Does taking statins reduce the risk of dementia as well as cardiovascular disease? This edition’s Clinically Appraised Topic (CAT) looks at the evidence.
CLINICAL BOTTOM LINE
There is good evidence that the taking of statins later in life by people at risk of vascular disease has no more impact on preventing cognitive decline or dementia than a placebo. A healthy lifestyle is considered important for reducing dementia risk but more research is needed to clarify the relationship between cholesterol and development of dementia in other populations.
Dementia is a significant healthcare concern and advising people of effective prevention strategies is part of your nursing role. You have heard that cardiovascular risk factors such as high cholesterol are also risk factors for developing dementia and wonder if people at risk of dementia because of their age should be encouraged to take cholesterol-lowering medication such as statins. You decide to review the evidence.
Do statins taken by people late in life prevent dementia, compared with no treatment or placebos?
PubMed- Clinical Queries (Therapy/Narrow): dementia AND statins
McGuinness B, Craig D, Bullock R & Passmore P, Statins for the prevention of dementia, Cochrane Database Syst Rev 2016 (1), 10.1002/14651858.CD003160.pub3
A Cochrane systematic review evaluating the efficacy and safety of statins for the prevention of dementia in people at risk of dementia due to their age and to determine whether the efficacy and safety of statins for this purpose depends on cholesterol level, apolipoprotein E (ApoE) genotype or cognitive level. Inclusion criteria were:
Type of study: Randomised, double-blind, placebo-controlled trials in which a statin was given for at least 12 months.
Participants: People with normal cognitive function and of sufficient age to be at risk of Alzheimer’s disease (AD) (mean age 65 years or over) including those with evidence of, or at high risk of vascular disease.
Intervention: Any statin given within the licensed dose range compared with a placebo.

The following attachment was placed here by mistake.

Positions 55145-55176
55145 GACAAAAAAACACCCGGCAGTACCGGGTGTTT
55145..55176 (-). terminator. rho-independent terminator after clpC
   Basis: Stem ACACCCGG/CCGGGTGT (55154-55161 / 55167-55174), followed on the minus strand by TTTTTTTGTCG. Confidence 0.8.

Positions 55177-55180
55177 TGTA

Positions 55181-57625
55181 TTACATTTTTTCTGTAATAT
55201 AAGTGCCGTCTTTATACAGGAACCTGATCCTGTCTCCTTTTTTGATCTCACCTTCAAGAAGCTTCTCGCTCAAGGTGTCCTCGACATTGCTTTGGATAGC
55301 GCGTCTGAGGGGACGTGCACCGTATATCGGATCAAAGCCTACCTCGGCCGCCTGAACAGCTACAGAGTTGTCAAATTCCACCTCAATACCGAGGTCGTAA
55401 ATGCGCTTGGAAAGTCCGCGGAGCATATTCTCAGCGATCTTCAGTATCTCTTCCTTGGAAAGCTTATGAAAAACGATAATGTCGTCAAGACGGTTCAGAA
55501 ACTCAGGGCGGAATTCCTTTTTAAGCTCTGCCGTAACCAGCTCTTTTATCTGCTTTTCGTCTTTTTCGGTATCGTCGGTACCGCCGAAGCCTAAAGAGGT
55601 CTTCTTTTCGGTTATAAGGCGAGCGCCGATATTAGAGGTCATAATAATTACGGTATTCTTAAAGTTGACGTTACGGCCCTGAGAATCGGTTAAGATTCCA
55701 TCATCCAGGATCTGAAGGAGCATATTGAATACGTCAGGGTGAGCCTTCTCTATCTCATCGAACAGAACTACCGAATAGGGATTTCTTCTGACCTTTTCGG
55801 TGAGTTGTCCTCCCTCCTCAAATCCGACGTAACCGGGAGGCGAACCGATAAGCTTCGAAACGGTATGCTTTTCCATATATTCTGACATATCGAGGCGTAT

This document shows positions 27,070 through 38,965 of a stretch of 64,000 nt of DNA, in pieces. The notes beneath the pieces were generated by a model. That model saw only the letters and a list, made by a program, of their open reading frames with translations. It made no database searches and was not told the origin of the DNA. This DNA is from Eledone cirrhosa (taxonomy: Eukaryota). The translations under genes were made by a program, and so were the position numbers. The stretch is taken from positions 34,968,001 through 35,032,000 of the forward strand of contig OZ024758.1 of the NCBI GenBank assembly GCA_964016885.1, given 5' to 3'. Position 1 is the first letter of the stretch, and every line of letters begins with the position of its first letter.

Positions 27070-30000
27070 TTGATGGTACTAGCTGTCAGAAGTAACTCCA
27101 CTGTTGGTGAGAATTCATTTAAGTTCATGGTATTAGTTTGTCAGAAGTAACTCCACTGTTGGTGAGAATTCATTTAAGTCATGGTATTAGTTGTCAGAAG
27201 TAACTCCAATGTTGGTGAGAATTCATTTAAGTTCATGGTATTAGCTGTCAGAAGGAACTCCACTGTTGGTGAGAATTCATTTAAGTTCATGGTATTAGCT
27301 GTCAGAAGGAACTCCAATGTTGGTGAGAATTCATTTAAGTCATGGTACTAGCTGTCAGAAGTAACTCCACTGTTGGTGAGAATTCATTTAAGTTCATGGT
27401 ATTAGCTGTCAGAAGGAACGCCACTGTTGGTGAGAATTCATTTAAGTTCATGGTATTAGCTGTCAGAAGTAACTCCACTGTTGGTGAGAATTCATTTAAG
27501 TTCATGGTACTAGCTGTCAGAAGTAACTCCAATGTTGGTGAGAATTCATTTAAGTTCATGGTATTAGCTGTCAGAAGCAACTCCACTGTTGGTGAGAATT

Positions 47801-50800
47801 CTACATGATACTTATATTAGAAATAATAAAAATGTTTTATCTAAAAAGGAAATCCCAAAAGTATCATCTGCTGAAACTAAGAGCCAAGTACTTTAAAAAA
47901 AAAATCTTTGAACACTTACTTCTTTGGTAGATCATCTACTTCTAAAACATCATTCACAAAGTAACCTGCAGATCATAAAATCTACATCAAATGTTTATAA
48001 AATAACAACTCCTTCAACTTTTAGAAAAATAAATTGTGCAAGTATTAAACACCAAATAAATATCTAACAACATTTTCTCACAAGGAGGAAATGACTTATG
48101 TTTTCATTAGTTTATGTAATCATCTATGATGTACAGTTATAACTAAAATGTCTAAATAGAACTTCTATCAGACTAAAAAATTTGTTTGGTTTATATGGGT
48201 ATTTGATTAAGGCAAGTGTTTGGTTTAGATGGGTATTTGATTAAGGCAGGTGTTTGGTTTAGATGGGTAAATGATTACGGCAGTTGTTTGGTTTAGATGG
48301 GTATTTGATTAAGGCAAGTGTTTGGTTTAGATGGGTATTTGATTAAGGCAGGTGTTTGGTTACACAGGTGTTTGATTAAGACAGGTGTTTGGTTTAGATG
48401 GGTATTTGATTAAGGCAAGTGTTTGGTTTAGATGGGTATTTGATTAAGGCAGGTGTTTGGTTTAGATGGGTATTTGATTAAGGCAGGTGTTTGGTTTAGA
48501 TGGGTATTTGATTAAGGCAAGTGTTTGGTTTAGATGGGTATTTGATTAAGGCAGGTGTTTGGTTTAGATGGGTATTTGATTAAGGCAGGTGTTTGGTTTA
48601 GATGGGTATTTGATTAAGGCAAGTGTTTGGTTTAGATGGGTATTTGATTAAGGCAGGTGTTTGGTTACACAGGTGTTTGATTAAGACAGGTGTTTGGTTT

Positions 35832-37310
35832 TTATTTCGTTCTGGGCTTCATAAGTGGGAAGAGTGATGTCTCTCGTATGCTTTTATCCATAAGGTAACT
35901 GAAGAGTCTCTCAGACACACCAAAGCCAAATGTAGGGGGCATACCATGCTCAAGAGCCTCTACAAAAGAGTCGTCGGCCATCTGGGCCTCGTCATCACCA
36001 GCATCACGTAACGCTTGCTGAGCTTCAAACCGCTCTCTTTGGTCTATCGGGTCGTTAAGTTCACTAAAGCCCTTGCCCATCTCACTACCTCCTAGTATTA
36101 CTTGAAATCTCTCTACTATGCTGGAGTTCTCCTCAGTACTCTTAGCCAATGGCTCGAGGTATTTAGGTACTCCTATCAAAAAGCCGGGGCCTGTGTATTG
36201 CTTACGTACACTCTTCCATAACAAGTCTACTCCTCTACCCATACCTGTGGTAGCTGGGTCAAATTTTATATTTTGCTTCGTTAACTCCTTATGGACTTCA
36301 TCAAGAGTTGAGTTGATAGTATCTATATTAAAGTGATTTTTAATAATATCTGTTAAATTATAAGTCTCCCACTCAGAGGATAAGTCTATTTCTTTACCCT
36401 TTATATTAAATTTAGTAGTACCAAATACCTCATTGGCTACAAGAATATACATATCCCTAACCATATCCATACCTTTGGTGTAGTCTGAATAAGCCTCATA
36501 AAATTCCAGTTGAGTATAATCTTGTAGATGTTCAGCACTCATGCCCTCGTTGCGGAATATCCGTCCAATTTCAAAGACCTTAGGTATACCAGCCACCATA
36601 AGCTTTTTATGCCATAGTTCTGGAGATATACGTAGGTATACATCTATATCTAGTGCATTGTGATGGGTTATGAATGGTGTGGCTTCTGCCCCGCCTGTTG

Primary outcomes: Objective diagnosis of dementia, AD, or vascular dementia; change in accepted objective and standardised tests of cognitive performance; and the incidence and severity of adverse effects.
Secondary outcomes: Change in cognitive status accounting for prior cholesterol level, ApoE genotype and cognitive level; quality of life; change in ADLs; and change in behaviour.
Search strategy: The authors sought eligible studies via ALOIS (the specialised register of the Cochrane Dementia and Cognitive Improvement Group), the Cochrane Library, MEDLINE, EMBASE, PsycINFO, CINAHL, LILACS, trial registers and sources of grey (unpublished) literature until 11 November 2015.
Review process: Two authors independently searched and screened potentially relevant studies for eligibility.
Disagreements were resolved by discussion amongst four authors. A standardised form guided data extraction.
Quality assessment: Included studies were assessed for risk of bias using the following criteria: random sequence generation, allocation concealment, blinding of participants, personnel and outcome assessment, incomplete outcome data and selective reporting.
Overall validity: A high-quality review involving two randomised, controlled trials (RCTs) at low risk of bias.
After removal of duplicates, 288 articles were screened for eligibility. Full text of 36 articles were assessed, from which two RCTs involving 26,340 participants were included in this review. Participants were between 40 and 82 years old with 44 per cent (11,610 participants) 70 years or older. On study entry, participants’ mean total cholesterol was 5.9 mmol/L (standard deviation (SD) 1.0) in one study and 5.7 mmol/L (SD 0.9) in the other.
Mean follow-up was 3.2 years in one study and five years in the other. There was no difference in the incidence of dementia between those given statins and those given placebo (one study), the quality of this evidence was graded as moderate because of wide confidence intervals (refer table).
Both studies assessed cognitive function and found no significant differences between those who took statins and those in the placebo group for the five different cognitive function tests involved (high-quality evidence). Results were not suitable for meta-analysis. Adverse events were low in both the statin and placebo groups. There was no difference between groups in the risk of withdrawal from the trial due to adverse events (refer table).
These results are an example of an intervention that is biologically plausible and appeared promising based on results from observational studies but testing via randomised controlled trials has failed to identify any benefit.
Participants were at moderate to high risk of vascular events and the results may not be generalisable to people of low vascular risk.
Risk factors for dementia are complex and no single factor has been identified as the cause of dementia.
Limitations within the primary studies means there is still much to know about the relationship between cholesterol and development of dementia, including the benefit of starting statins at an earlier age and in those with a family history of AD. In the meantime, Alzheimers New Zealand 1 recommends lifestyle changes to reduce the risk of developing dementia in later life that include following a healthy diet.
1. Alzheimers New Zealand. Reduce the risk of developing dementia. Available from www.alzheimers.org.nz/about-dementia/reducing-the-risk.
Reviewer: Cynthia Wensley RN, MHSc. Honorary Professional Teaching Fellow, University of Auckland and PhD candidate, Deakin University, Melbourne. email@example.com.